Tag Archives: EPD

Import registry hooks in EPD

At the end of April (2011), Travis and I were playing with Python importhooks. The goal was to create an import registry mechanism which wouldallow multiple versions of a package to be installed and easily switchingbetween those versions. The idea is not new, setuptools provides such amechanism by installing packages into egg directories and using theeasy-install.pth file. However, as EPD packages are (as of EPD 5.0) notbeing installed using setuptools anymore (because of all the problems wehad with it), we were looking for a better alternative.

Starting with EPD 7.1 (including EPD Free), we have added an importhook registry mechanism to the core Python interpreter. This mechanismis useful for setting up different environments, i.e. Python runtime
environments in which a specific set of packages are importable.
For example, it is possible to set up one environment in which numpy 1.5.1
and pyzmq 2.1.7 are present, and another environment in which numpy 1.6.0
and no pyzmq is present. This can be useful is may different scenarios,
e.g. testing ipython with or without different versions of optional
dependencies installed. The alternative would be to set up multiple
Python interpreters and install the desired packages into each one.
virtualenv can help here, but adds it’s own set of problems.

This mechanism is based on the not very well known sys.meta_path listof finder objects, see PEP 302 for the original specification. By default sys.meta_path isan empty list, in any regular Python and EPD. However, when adding a file <sys.prefix>/registry.txt (or setting the environment variable EPDREGISTRY to a special registry file), the new registry mechanism is activated, and sys.meta_path now contains an instance of our new PackageRegistry object. As sys.meta_path is searched before any implicit default finders or sys.path, the mechanism allows importing different modules (and packages) than the ones installed into site-packages. The PackageRegistry class is quite simple. Basically, the find_module method checks whether the module name is contained in the registry, and the load_module method uses imp.load_module for the actual importing. The code can be found in <sys.prefix>/lib/python2.7/custom_tools/hooks.py, which also defines a main function for setting up the hook, which is called from Python’s site.py.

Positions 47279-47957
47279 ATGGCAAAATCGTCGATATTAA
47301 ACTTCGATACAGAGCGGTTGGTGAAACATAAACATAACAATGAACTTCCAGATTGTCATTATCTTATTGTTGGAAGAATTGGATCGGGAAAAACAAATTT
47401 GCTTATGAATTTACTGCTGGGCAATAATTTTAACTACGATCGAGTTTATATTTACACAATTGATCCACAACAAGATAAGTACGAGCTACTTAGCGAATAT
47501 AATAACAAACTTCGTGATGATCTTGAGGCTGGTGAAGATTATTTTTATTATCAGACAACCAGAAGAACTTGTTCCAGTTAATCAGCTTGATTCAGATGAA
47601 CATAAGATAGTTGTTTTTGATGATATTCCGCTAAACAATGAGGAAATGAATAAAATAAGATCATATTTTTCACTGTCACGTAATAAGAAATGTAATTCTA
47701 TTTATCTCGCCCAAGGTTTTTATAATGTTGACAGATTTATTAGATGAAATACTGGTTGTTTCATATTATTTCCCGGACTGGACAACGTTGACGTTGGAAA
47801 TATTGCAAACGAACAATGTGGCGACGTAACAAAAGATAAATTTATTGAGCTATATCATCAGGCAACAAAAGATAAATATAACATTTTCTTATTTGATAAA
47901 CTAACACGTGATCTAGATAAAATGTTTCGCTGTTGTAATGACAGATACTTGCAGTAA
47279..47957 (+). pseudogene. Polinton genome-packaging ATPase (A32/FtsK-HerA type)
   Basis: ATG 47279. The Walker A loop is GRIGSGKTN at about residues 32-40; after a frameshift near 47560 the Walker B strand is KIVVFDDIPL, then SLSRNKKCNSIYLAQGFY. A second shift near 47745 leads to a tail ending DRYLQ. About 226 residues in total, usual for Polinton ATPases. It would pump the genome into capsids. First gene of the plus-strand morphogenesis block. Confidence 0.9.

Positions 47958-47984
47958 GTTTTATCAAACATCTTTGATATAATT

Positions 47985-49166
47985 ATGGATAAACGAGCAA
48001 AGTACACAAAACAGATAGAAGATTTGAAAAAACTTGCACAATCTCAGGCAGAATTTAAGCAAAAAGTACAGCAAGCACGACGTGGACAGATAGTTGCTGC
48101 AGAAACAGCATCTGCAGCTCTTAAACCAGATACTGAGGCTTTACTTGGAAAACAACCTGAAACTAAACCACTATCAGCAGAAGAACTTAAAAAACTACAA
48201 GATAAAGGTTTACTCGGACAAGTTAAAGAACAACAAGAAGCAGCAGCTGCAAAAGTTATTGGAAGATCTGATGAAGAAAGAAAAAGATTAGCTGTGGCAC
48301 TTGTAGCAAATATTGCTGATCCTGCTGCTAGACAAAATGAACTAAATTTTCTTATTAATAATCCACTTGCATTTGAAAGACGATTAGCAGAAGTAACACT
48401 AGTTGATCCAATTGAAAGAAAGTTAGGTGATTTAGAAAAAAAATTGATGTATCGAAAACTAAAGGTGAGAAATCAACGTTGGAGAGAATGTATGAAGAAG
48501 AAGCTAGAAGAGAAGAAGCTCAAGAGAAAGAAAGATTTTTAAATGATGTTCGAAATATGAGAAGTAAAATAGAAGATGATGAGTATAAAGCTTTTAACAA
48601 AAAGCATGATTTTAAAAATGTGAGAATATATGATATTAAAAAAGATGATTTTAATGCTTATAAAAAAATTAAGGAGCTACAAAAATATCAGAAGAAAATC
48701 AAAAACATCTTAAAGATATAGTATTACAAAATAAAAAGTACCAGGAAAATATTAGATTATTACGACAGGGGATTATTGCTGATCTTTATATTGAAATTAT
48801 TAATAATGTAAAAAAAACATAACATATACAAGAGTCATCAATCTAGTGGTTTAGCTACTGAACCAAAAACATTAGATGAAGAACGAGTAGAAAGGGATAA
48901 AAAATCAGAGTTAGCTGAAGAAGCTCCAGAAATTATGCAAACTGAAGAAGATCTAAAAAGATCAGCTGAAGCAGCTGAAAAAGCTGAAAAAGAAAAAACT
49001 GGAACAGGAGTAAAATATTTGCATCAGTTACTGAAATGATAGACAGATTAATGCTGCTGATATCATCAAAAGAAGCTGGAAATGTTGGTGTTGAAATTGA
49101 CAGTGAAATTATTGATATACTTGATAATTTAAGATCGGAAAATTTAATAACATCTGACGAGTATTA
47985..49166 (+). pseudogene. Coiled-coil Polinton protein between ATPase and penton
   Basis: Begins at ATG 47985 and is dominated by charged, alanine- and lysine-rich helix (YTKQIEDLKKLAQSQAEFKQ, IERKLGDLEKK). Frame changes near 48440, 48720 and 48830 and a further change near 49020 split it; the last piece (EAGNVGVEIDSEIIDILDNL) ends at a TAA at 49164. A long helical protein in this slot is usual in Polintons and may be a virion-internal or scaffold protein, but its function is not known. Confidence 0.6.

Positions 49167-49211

Let’s return to the above example, suppose you want to have two environments:

  • env1: numpy 1.5.1, pyzmq 2.1.7
  • env2: numpy 1.6.0, no pyzmq

First, you need to download (or create) the corresponding eggs. Now theseeggs need to be installed in a special location (not into site-packages,or any other directory on the PYTHONPATH):

$ egginst --hook numpy-1.5.1-2.egg
$ egginst --hook numpy-1.6.0-5.egg
$ egginst --hook pyzmq-2.1.7-1.egg

This will install the eggs into versioned directories in <sys.prefix>/pkgs. During the install process egginst also creates a registry file for each package, e.g. <sys.prefix>/pkgs/numpy-1.5.1-2/EGG-INFO/registry.txt. Now simply concatenate the desired registry files to create the registry file EPDREGISTRY is going to point to: